The Gauntlet

There doesn’t seem to be enough hours in the day at the moment to squeeze everything in. I feel like a fat hamster running around its wheel with a constant mantra of “if I keep going forwards, things will get easier”. I am tempted to sit down and let it carry on spinning around me at times, problem being you then feel like you have to go even faster when you do eventually muster the strength to stand back up and keep running.

Sybbie is 11-months-old today which simultaneously blows my mind and confuses me as in many ways it feels like she has been here forever. She is my first danger baby, nothing scares her and she is the first to climb up things, get stuck places and generally head to the nearest and most dangerous item in the room. Fierce and fearless are wonderful qualities with age but at 11 months, it is petrifying! The wry smile and giggle as she knows full well what she is doing is wrong. Too irresitible to not smile back at and grab for every head sniff she lets me.

With her first birthday looming, I have been working out how to get back to employment that suits us all. Concluding it is actually fairly impossible but pondering quite hard on how women can have it all? If we work full-time, we can feel judged and vilified for leaving our babies and struggle to keep every plate spinning not to mention the serious mum guilt we inflict on ourselves. If we work part-time, it can feel impossible to judge the demands of work against the demands of motherhood and the pay can make it all seem a little pointless.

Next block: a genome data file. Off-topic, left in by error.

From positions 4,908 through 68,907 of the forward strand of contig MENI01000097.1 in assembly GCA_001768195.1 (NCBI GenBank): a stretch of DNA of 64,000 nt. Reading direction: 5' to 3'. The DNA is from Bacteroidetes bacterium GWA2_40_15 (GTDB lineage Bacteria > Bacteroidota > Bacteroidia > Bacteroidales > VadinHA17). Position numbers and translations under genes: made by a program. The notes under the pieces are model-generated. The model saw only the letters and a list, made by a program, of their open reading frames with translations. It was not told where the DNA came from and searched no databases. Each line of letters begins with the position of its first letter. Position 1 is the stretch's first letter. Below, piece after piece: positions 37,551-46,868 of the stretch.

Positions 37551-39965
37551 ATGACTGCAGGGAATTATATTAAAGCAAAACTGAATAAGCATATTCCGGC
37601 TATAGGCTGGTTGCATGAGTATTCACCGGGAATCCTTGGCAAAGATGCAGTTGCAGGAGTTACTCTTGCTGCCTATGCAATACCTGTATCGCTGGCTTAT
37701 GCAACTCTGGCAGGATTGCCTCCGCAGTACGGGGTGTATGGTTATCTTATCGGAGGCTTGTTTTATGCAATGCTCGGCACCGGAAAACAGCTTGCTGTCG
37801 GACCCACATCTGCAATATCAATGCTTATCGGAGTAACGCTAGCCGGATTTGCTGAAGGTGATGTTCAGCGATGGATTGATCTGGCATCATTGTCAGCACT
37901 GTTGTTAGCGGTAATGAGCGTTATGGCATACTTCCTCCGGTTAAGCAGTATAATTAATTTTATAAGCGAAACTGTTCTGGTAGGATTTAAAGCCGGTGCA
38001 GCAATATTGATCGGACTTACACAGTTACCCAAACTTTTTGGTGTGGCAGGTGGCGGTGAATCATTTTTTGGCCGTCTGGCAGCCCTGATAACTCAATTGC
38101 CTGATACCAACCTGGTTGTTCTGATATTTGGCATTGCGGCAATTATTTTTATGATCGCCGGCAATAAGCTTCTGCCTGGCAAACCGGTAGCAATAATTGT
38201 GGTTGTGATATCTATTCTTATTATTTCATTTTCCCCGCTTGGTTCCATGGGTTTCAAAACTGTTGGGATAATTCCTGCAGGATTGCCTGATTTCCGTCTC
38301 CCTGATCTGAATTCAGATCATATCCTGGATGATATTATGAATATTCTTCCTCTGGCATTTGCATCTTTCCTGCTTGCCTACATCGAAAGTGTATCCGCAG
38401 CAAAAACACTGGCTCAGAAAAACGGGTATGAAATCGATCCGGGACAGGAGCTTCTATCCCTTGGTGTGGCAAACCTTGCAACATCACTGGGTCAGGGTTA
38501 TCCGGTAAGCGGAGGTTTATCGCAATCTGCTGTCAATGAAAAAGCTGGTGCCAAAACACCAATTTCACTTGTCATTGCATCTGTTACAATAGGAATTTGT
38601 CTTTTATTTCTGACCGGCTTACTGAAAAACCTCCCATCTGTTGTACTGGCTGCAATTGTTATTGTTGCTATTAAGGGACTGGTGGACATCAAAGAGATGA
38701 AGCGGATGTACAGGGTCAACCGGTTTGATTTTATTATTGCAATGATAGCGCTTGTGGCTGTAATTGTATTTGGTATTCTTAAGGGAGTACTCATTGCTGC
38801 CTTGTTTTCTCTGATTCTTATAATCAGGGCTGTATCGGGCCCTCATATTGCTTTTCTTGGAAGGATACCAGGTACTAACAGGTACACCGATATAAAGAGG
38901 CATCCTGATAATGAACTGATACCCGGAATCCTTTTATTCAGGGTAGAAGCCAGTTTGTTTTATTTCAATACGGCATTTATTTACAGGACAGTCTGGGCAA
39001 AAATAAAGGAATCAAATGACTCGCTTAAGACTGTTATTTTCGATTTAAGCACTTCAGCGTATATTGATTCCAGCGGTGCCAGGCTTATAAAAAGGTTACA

If we stay at home, we get asked what we will do when the children are all at school, like it has to be a given we wave them off on their first day and instantly put our foot back on the career ladder. The reality is though, most of us will have had nearly a decade out of employment. A decade employers view as wasted time. A decade where all of our incredible skills as a mother, nurse, PA, hostage negotiator, teacher, child’s entertainer, cleaner, cook, house-keeper and multi-tasker extraordinaire are ignored and looked over.

If we do get that foot back on the ladder, we have the gauntlet of school holidays, sick children and school events to run at breakneck speed, so it can all feel overwhelming. So what do we do if we want to contribute financially, use our brain in a different way but also be a mother without judgement? No seriously, tell me!

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